In the first edition of the Ironman World Championship to be held in Nice, 24-year-old Sam Laidlow took the victory on the Promenade des Anglais.
It was always going to be a historic day in Nice, with the Ironman World Championship coming to the Côte d’Azur for the first time. However, it was an extra special day for the thousands of fans that lined the Promenade des Anglais for the blockbuster event, with a first-ever French winner, albeit a British born one, being crowned on French soil.
Laidlow, who last year narrowly missed out on becoming champion, finishing second after having led for much of the race, pulled off a perfect performance. And just like last year in Kona, Hawaii, Laidlow, who was born in England but grew up in France from the age of three, made his lead on the bike.
After a strong swim, Laidlow then took the lead at the 70km mark, as the competitors made their way into the picturesque Niçois hinterland. Neither Magnus Ditlev nor Rudy von Berg could get close to Laidlow prior to his dismounting on the Promenade des Anglais for the marathon.
The major threat wasn’t posed by Ditlev nor von Berg, as the competitors set off on laps of the Promenade des Anglais. German Patrick Lange, arguably the most proficient runner, was coming from far back but was always in with a shot.
Laidlow – from Covid to Ironman World Champion in three weeks
He caught von Berg and Ditlev, but couldn’t catch Laidlow, who took a comfortable victory in a time of 8:06:22, beating the Nice course record, which was set by Van Lierd back in 2013 (8:08:59). Lange finished just under four minutes later in second, ahead of Ditlev.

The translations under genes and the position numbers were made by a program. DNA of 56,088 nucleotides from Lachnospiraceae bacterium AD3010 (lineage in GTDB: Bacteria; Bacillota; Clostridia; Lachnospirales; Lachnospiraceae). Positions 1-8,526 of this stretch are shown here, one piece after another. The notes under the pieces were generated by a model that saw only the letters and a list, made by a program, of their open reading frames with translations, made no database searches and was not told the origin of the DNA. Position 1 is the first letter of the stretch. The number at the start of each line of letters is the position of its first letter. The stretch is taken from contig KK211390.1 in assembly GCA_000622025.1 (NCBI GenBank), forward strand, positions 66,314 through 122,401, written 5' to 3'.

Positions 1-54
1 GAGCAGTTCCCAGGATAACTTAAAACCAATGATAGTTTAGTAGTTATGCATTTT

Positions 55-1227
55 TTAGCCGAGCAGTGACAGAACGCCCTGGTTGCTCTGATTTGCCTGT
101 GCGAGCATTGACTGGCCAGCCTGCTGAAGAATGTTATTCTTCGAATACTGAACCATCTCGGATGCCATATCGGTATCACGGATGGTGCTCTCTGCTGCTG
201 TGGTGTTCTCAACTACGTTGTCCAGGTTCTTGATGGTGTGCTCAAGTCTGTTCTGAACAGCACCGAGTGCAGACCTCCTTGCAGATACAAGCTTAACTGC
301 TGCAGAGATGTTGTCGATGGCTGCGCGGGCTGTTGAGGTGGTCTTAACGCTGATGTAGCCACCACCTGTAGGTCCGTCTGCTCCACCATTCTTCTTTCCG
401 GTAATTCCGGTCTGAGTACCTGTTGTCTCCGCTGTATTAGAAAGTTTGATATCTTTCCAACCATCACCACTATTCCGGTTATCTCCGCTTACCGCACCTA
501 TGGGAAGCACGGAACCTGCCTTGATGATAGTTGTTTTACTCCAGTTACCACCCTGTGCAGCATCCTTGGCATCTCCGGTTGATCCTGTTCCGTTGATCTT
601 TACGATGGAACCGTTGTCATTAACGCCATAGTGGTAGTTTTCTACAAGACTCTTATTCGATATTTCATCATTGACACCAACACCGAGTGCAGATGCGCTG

Laidlow’s achievement is even more impressive when situated within the context of his Covid diagnosis just three weeks before the event. The illness severely impacted his preparations for this year’s edition.
“It has been a rocky season, with injury and COVID-19 two-and-a-half weeks ago. Sometimes it happens when you least expect it and I think I came here fresher than a lot of people, with just two weeks of work behind me,” said Laidlow.
He added, “I keep saying it, but I just don’t believe it, it’s the stuff I’ve dreamt of my whole life […] On the run, I felt like I was only running 35km because every time I came past these crowds, the adrenaline was absolutely crazy, there has never been a French World Champion and I hope this will be the first of many.”
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Photo by Luke Entwistle, Monaco Life